Clearly name the beneficiaries of your insurance. Instead of generalizing your children in your insurance policy, list their full names. The liberty to have more than one beneficiary doesn’t mean you should generalize your beneficiaries.

Whether you end up having just one or more than one beneficiary, you’d have to state their name clearly and the percentage each gets.

Update beneficiary information regularly

Life changes such as marriages, divorces, births, and deaths can affect who you want as your beneficiary. Update your policy accordingly, and keep them informed as you do so.

Consider the age/Conditions of the beneficiary

If the beneficiary is a minor, consider setting up a trust or naming a guardian to manage the funds until the beneficiary reaches the age of majority.

Also, suppose your beneficiary happens to be disabled. In that case, consider setting up a trust in his name instead so that his federal or state benefits aren’t withdrawn.

Review the policy with a professional

Consult an insurance advisor easily through the PolicyMe platform to ensure the beneficiary designation aligns with your overall estate plan. Only share beneficiary information with those who need to know, like your lawyer or insurance advisor.

Understand the tax implications

In Canada, life insurance proceeds are generally tax-free for the beneficiary. However, if your estate is named as the beneficiary, the death benefit may be subject to estate taxes.

When your estate is a beneficiary, the money goes to your creditors, if you have any, or is subject to the terms of your will.

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How to change a life insurance beneficiary

Digging deeper into how to choose a life insurance beneficiary, you’ll agree that circumstances call for a change sometimes.

You can change the primary beneficiary if circumstances evolve, like after a marriage or divorce, or when there’s a behaviour change or more responsibilities are added to someone.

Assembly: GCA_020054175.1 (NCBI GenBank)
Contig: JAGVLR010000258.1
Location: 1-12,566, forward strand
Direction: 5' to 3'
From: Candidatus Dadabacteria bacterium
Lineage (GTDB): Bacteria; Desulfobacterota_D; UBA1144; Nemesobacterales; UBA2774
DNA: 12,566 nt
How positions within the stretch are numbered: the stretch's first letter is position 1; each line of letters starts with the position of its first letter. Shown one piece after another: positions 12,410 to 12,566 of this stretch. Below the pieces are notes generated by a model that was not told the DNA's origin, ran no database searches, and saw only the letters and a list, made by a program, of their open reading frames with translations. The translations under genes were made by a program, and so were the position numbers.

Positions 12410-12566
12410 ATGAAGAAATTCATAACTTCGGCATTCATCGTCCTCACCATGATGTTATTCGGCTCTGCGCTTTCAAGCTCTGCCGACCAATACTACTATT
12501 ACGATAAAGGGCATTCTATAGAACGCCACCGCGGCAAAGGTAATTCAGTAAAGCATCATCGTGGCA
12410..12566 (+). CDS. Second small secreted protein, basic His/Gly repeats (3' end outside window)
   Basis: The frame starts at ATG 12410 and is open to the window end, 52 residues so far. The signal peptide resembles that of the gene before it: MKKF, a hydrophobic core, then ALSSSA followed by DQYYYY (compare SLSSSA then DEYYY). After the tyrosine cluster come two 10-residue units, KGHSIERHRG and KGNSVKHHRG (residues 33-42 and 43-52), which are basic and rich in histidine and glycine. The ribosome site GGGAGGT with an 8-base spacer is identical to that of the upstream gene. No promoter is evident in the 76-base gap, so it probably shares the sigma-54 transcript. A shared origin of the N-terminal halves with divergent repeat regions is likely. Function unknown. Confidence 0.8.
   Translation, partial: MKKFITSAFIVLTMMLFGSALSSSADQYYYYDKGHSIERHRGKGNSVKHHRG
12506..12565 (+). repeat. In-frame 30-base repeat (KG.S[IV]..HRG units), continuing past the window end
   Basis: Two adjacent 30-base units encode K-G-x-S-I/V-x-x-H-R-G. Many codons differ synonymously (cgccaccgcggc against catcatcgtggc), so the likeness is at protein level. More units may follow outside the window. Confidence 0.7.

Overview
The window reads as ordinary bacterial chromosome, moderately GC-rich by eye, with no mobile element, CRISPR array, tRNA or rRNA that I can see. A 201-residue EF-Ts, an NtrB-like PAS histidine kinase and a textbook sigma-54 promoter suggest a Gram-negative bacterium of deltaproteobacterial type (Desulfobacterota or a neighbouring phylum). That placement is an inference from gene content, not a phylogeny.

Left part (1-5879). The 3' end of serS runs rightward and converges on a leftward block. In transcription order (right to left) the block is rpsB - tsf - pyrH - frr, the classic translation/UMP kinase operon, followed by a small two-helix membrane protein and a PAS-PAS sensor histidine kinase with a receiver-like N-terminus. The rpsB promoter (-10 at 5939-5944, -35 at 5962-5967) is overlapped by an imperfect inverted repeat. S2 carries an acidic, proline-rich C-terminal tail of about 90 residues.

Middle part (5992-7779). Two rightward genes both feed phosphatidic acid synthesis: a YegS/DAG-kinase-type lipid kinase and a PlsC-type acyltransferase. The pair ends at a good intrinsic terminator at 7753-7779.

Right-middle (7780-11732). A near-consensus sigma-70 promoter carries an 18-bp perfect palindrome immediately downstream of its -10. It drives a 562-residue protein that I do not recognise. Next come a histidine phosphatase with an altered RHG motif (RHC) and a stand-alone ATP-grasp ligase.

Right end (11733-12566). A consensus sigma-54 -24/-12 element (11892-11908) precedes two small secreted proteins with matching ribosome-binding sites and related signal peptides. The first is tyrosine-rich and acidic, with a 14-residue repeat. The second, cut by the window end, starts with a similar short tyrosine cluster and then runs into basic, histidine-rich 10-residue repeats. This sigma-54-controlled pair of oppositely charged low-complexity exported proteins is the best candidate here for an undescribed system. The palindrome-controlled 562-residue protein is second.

For example, your child loses their partner and needs help catering for the family or your trusted business partner, your beneficiary, leaves the company. Anything at all could prompt your interest in changing your beneficiary.

Changing a life insurance beneficiary in Canada generally involves the following steps:

  • Review policy documents: You have to understand the terms and conditions for changing beneficiaries, and that comes with going through your policy documents first. Policies surrounding an irrevocable beneficiary may have restrictions you should know of.
  • Revert back to your insurance company: You’re expected to reach out to your insurance company or PolicyAdvisor to be updated on the requirements for changing beneficiaries. Whether online or physically, you’d get guidance on what to do just as they did when you started the process.
  • Complete the Change of Beneficiary Form: Fill out the change of beneficiary form that the insurance company has provided. This will typically require the policy number, the current beneficiary’s information, and the new beneficiary’s information, including their full name, relationship to you, and contact details.
  • Submit your Updated Form: The insurance company receives your updated form as instructed. This may be done by mail, fax, or, in some cases, online.
  • Confirmation: You’ll get a confirmation notice from the insurance company after processing your adjustments. You must ensure that everything is as you’ve filled it.
  • Keep Records: Keep a copy of the change of beneficiary form and the confirmation for your records.
  • Inform the New Beneficiary: Consider informing the new beneficiary of their designation and any important details about the policy.
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How to pay your death benefit

The idea of how to choose a life insurance beneficiary is one of the reasons people wonder if the allocation of payments is equally controlled by you. The answer is yes, and until your life insurance policy lasts, you hold the deciding power over how its resources are distributed.